What is gout?

Gout can be a very painful form of arthritis that is caused by deposits of urate crystals in your joints (distinct from the calcium crystal deposits of pseudo gout). Attacks of gout normally come on very quickly. Certain things can make attacks more likely, such as drinking excess alcohol.

Urate crystals cause joint inflammation, which means the affected joint becomes painful, hot, swollen and red. Attacks typically affect the big toe, but can also affect ankles, knees, elbows, wrists and fingers.

When urate crystals collect outside the joint, they can sometimes be seen under the skin – these look like firm white lumps. These are not usually painful, but can sometimes cause the skin to break down.

If untreated, attacks of gout may get more frequent and may start to involve more joints in the body.

How is gout treated?

The two main goals of treating gout are: treating the symptoms of an acute attack, and on-going treatment to reduce the level of urate in the blood to prevent crystals from forming

Acute attacks are normally treated with either anti-inflammatory (NSAIDs) like ibuprofen, or colchicine – a drug which specifically reduces inflammation caused by crystal deposits. Steroids can also be helpful at reducing symptoms, either as an oral course or by injection of the steroid directly into the affected joint.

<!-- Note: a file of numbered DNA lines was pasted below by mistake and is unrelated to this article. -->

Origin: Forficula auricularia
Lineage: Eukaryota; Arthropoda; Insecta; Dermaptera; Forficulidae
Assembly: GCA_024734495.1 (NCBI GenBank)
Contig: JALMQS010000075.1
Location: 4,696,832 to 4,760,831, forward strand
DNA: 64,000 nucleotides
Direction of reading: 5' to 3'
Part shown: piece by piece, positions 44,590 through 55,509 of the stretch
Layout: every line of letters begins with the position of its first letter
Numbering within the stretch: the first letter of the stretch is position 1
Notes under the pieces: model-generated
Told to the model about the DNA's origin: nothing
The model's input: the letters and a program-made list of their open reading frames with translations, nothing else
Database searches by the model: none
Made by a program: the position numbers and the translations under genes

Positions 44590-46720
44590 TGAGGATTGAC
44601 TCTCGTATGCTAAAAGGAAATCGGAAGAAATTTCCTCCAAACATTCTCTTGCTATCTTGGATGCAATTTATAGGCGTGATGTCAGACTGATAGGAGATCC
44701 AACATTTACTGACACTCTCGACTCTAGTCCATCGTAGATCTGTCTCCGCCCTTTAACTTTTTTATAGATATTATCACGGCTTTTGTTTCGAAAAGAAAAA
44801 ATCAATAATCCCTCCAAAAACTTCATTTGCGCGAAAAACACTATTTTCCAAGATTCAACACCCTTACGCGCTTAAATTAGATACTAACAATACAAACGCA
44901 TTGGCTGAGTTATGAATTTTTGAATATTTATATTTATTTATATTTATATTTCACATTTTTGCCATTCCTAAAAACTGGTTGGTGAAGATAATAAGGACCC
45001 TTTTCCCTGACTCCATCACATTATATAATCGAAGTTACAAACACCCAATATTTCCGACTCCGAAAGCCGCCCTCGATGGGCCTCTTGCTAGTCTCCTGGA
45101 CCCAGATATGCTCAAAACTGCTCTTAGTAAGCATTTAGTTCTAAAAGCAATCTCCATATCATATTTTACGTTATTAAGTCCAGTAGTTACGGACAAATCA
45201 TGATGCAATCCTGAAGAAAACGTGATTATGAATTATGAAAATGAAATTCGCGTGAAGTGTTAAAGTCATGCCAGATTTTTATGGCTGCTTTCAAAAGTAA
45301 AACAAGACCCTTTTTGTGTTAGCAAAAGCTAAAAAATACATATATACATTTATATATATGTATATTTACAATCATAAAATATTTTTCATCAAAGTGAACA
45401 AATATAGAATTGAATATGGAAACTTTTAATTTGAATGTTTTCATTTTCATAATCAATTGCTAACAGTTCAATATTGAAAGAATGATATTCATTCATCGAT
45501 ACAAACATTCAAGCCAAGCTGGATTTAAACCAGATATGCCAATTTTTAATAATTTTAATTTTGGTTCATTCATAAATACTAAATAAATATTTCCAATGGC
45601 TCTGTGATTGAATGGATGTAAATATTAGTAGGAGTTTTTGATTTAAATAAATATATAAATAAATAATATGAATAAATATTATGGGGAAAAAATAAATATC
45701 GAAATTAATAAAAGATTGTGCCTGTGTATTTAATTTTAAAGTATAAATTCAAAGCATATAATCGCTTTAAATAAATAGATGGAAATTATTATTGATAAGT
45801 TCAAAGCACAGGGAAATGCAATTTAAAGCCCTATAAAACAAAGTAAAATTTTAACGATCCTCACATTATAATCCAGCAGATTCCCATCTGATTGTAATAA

For on-going treatment to reduce urate in the bloodstream, allopurinol is most often used. Your doctor will usually measure the level of urate in the blood before starting allopurinol, then reassess the level after a period of treatment, and adjust the dose if necessary.

A healthy lifestyle can also help in the treatment of gout, such as losing weight if you are obese, eating a “low purine” diet (see link below for more information), avoiding excess alcohol and avoid dehydration.

Where can I find out more about gout?

Versus Arthritis

offers information about the condition, how it is diagnosed and treated, and living with the condition



UK Gout Society


is a registered charity that provides basic information to people living with gout, their families, friends and carers

Last updated: February 6, 2020